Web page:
Study group members are concerned that the current staffing of your team, which reasonably includes senior staff with a combination of security, diplomatic and development experience, is simply not adequate on the development side, especially when it comes to Pakistan. This is the case not only with respect to the daunting challenge of implementing a strategy on the ground, but especially with respect to the overall strategy itself, and the need to continually revisit and adjust that strategy in concert with the political leadership in Pakistan. We note as two examples that your one senior development advisor from USAID devoted solely to Pakistan has been deployed to the field and has not yet been replaced, and that neither of your two deputies has development expertise. In discussions of U.S. strategy in Pakistan, a strong voice representing the development perspective—independent of security issues, and focused only on Pakistan, not Afghanistan—could be enormously helpful to you. A senior official in this role would ideally be a USAID officer, with prior experience in the field as well as in Washington on policy and strategic issues.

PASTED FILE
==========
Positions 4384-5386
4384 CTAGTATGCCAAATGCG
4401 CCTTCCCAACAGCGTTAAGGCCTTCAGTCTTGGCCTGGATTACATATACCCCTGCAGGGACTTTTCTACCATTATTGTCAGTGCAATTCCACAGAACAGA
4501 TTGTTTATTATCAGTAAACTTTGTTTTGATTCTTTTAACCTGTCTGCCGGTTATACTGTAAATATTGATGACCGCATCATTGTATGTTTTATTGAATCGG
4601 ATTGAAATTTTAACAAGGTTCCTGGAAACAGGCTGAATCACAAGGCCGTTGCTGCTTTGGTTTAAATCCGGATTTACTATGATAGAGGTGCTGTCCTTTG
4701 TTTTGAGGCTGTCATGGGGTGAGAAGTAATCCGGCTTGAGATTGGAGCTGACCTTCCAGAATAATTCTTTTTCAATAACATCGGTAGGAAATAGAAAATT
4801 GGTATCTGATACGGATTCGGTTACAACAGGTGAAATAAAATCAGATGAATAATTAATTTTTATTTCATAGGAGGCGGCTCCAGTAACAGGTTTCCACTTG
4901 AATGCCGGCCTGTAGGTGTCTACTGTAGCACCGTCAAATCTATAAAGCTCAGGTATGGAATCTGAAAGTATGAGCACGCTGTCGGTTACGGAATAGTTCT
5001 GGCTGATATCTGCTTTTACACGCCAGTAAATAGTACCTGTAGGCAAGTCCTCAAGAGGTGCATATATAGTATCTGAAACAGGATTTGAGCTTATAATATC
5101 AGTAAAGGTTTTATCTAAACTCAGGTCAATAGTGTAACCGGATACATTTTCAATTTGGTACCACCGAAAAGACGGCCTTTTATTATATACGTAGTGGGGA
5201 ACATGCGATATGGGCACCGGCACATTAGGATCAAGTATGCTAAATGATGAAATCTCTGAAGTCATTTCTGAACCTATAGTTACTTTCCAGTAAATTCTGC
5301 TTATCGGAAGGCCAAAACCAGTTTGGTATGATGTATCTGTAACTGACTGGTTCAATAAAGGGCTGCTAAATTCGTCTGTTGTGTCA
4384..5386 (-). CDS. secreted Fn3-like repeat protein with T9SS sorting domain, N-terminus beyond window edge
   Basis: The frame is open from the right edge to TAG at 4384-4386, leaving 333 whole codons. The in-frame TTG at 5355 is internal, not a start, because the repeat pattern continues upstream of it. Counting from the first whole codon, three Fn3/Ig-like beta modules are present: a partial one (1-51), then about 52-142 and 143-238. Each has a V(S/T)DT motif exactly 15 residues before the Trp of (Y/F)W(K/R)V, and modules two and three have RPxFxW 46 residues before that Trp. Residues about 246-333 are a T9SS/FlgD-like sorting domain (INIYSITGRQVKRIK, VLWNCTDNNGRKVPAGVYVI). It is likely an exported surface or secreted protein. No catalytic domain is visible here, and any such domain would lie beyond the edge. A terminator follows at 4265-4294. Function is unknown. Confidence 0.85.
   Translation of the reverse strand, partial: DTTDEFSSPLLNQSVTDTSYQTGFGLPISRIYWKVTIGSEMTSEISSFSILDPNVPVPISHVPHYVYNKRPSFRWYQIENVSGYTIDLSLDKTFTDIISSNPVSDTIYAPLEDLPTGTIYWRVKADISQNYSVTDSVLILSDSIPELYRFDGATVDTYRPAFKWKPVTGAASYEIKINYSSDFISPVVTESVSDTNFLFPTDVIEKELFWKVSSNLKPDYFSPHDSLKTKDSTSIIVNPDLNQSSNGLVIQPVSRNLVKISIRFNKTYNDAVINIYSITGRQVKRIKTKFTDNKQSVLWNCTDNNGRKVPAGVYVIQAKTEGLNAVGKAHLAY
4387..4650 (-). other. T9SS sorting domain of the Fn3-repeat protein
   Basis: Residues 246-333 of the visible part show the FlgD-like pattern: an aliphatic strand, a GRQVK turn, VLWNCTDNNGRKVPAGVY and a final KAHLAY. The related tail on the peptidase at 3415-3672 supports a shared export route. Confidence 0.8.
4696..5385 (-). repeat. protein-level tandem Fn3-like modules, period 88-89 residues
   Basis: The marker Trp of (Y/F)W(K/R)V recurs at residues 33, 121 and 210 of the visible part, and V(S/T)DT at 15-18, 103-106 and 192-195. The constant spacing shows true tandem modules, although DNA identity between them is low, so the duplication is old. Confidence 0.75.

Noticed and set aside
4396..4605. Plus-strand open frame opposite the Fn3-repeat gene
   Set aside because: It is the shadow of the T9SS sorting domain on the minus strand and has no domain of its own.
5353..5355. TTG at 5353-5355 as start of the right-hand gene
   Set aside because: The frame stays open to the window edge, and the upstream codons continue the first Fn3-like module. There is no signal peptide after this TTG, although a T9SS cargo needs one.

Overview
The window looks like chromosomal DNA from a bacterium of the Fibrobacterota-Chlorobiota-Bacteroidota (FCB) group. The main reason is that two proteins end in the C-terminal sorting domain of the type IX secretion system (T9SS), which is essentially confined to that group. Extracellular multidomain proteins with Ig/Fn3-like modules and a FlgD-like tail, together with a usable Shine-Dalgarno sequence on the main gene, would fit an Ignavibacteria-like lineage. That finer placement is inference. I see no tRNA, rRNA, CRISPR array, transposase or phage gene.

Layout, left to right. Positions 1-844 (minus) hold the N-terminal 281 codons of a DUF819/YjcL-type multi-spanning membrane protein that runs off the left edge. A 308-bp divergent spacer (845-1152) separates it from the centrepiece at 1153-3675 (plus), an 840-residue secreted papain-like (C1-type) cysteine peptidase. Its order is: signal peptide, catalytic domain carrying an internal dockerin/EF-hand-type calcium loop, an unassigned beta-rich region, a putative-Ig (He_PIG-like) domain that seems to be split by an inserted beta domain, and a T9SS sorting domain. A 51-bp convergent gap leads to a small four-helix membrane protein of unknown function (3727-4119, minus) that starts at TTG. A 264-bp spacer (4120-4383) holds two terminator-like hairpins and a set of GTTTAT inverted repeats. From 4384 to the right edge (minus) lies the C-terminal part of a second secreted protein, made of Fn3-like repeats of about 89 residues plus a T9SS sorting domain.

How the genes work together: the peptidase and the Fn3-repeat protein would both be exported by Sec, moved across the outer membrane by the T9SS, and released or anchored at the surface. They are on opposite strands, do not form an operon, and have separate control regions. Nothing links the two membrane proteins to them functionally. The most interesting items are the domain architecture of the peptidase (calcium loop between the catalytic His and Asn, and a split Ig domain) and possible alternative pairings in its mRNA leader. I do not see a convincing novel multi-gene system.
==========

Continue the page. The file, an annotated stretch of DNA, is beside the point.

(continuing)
Finally, in my second open letter to you, I suggested that you initiate regular forums on U.S. policy in Pakistan, perhaps modeled on the Pentagon’s weekly Pakistan-Afghanistan Federation Forum. This would help to increase public understanding of U.S. strategy in Pakistan and might help temper unreasonable expectations of what our development spending can be expected to accomplish. I would only add now that such forums would also serve as a valuable focal point for staff throughout the various agencies that work on our development programs in Pakistan to share information with each other and benefit from an open dialogue with outside experts. In these forums, it is important to establish ground rules that ensure that development strategy in Pakistan is not lost in a sea of other pressing concerns. If this forum is to cover both Afghanistan and Pakistan issues, I suggest that every other session be solely on Pakistan and that at least every other Pakistan session focus solely on the strategy for and deployment of U.S. development assistance.
In short, the administration’s staffing policy must catch up to the ambitious goals and the new approach to delivering aid contained in its assistance plans. The U.S. approach to aid in Pakistan is undergoing a fundamental shift—moving from contract administration to a more active partnership with Pakistani policymakers and private-sector stakeholders. It is vitally important to understand the ways in which this new strategy will require capacities from USAID that depart from what it has been asked to do in the recent past. In Pakistan and in Washington, the solution is not simply more people, but the right people supported by the right policies.
President, Center for Global Development